Pressing Issues

While the issue of who will start at quarterback continues to dominate in the minds of many media members, there are also a number of other issues on the mind of head coach Rich Rodriguez as he prepares to open fall football camp next Saturday.

Rodriguez believes he has solid groups in two of his defensive units, and is anticipating getting his first look at many of the new faces in the receiving corps.

"Based on spring practice and the depth we have coming back, I think our secondary should be solid," Rodriguez said. "We have some guys on the defensive line that should give us some depth, and that should take some of the pressure off the linebackers. Even though we lost a few backers, we have four that have a chance to play because they are close in ability. Running back could be deep too, but we have to see them in practice."

"I'm looking forward to seeing our wide receivers, both the redshirts and the new guys like Mookie Tate and Darius Reynaud. Wide receiver is a position that is really going to be interesting to watch to see who can emerge. That's one place we struggled in the spring. I'm also anxious to see Brandon Myles, who has been nicked up but who is now in best shape of life, according to him."

Another wide receiver that will be available is Brandon Barrett, who had several issues to overcome, including academic shortcomings and a brush with the law. Barrett has regained his eligibility, and will be in camp next week, albeit as a walkon. Assuming he encounters no further problems, Barrett could earn a scholarship back for the 2006 season.

Rodriguez also answered the same questions about quarterback for the 100th time this summer, and the answers were mostly the same.

"I think we are back to where we feel pretty confident [the quarterbacks] will all be 100% at the first practice next Saturday. Adam Bednarik's shoulder feels much better, and J.R. House told me he is throwing without any pain. I don't think their arm strength will be 100% -- you have to build up to that. But as far as being fully released and ready for practice, all indications are they will be ready for the sixth.

"Quarterback is one of the positions have to find a couple [of guys that can play], but we have to find a couple of wide receivers and see who the punter and kickers are. We must teach a lot of fundamentals, but be ready for a big conference game on the fourth.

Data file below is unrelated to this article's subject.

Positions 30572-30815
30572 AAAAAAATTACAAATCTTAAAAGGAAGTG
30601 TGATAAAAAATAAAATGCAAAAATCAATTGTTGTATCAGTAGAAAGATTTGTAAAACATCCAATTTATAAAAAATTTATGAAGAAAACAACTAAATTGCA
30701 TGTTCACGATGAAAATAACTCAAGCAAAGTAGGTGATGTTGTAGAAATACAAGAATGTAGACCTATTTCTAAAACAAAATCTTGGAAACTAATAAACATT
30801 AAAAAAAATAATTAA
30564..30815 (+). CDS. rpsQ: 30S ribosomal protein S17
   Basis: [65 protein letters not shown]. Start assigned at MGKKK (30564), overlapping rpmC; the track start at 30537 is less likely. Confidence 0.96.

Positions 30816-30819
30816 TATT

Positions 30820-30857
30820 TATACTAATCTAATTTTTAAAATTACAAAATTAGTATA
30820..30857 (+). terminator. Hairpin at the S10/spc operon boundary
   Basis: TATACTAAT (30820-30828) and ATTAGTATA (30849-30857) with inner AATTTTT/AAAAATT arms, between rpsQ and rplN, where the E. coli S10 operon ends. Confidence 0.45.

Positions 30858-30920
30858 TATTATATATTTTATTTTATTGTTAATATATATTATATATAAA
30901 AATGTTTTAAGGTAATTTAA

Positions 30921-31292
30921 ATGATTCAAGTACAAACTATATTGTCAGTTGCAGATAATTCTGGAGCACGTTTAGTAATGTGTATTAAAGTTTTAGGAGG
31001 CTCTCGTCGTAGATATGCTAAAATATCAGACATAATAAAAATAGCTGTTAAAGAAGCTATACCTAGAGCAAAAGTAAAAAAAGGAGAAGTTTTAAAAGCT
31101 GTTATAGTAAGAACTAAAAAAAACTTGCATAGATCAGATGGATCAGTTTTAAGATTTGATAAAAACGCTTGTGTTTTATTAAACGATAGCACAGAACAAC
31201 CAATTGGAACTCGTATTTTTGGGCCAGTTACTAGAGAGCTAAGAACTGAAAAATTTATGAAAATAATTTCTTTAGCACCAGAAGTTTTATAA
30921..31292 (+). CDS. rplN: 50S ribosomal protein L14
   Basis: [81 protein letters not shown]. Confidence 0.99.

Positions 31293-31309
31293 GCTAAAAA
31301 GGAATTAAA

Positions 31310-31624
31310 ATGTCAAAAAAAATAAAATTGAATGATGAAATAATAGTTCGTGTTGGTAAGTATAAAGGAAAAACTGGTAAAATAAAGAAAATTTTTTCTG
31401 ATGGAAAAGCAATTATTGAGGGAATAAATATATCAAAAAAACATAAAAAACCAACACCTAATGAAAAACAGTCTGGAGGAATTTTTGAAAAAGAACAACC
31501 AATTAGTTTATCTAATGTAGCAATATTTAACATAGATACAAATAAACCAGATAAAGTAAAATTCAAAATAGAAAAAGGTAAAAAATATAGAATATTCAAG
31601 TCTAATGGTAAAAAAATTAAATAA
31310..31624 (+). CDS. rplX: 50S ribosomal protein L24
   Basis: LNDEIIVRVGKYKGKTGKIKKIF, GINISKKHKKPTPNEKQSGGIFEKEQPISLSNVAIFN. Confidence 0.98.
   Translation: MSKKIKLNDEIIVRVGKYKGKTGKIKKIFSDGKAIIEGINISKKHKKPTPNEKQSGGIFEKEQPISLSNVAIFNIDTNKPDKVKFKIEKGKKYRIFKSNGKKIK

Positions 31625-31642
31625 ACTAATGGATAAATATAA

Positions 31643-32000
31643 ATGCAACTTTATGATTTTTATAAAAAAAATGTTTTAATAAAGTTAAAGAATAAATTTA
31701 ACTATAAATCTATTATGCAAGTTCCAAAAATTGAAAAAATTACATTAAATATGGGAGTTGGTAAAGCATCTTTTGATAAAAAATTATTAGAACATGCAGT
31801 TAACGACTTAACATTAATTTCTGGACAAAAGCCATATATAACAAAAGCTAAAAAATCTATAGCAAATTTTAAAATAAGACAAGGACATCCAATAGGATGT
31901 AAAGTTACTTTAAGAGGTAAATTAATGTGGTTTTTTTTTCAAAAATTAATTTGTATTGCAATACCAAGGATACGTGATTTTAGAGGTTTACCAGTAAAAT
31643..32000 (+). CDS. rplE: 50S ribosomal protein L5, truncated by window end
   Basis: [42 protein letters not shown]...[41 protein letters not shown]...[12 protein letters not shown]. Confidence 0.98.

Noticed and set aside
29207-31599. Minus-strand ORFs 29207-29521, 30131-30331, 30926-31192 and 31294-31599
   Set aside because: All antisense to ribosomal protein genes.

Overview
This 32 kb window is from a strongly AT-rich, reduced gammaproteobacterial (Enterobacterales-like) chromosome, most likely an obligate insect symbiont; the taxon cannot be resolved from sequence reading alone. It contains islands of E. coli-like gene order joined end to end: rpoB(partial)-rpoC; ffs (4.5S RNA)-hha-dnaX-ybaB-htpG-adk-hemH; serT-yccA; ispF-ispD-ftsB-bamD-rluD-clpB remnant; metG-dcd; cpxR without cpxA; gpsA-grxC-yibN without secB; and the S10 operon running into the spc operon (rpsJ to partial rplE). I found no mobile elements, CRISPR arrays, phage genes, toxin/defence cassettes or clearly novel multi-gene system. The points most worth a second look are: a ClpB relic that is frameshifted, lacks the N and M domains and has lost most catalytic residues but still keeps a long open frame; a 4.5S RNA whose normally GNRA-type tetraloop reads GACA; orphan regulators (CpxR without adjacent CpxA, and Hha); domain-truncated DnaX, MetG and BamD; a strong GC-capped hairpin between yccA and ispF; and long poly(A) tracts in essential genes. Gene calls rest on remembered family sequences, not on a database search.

West Virginia has churned out excellent offensive lines since the turn of the century, and Rodriguez expects that trend to continue.

"We expect that," the Grant Town, W. Va. native said. "We've made our trademark running the ball. Of course, that depends on staying healthy, and all coaches will say that."

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With a number of young players battling for playing time, not to mention starting assignments, Rodriguez said his staff will approach fall practice with a bit of a different mindset.

"We will have to do a lot of teaching and have a lot of patience this fall," Rodriguez noted. "We expect a certain level of play, but there are going to be mistakes. The important thing is that we have to keep their confidence up while we are teaching."

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As reported here earlier, several players in the incoming class are either bound for other destinations or still waiting to hear on eligibility issues. Sabree Thomas will likely end up at a junior college, and Ryan Brinson will attend Hargrave Military Academy. WVU is still waiting to hear on the academic fates of Selvish Capers, Rashad Roussell, Ed Collington and Steve Weedon. The latter three are not expected to qualify, and could either enroll at West Virginia or play at a prep school or junior college.

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Erick Phillips' career is in jeopardy. Saying, ‘We have some real concerns about whether Erick will be able to bounce back,' Rodriguez noted that the hard-luck back will not be a member of the 105-member group that will report next Friday. Phillips underwent arthroscopic surgery on his injured knee earlier this summer, but has not show the improvement that the procedure was designed to produce.

"It may be another six weeks or so before he will be released, and we don't even know if he will be able to play again. We are all waiting to see how his knee recovers. It's really a shame," the WVU head coach said.

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Current practice plans will be for the quarterbacks to participate live in some situations, but Rodriguez and his staff will be standing by with whistles at the ready to avoid any big hits. Rodriguez believes that to allow the QBs to show everything they can do, and to prepare for the season, they will have to go live and get hit in some situations.

If the QBs do get hit, however, there probably won't be many observers there to see it. Rodriguez plans to close many practice sessions, including all of the scrimmages. He indicated that was not a knock on the media, but that the move was designed to allow newcomers to get into the flow and the youngsters competing for playing time focused and ready for the Syracuse game. He also said it would avoid confusion as to which players were with which units.

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In the same vein, the fifth-year head coach said he plans to limit access to freshmen and newcomers during camp's initial stages.

"I don't want them worry about saying the right things when their heads might be swimming with all the other things they have to learn," Rodriguez explained. "We just want to get their feet wet and in the flow a little bit. We want them to earn their stripes with their teammates, before we get 20 microphones in front of Jason Gwaltney."

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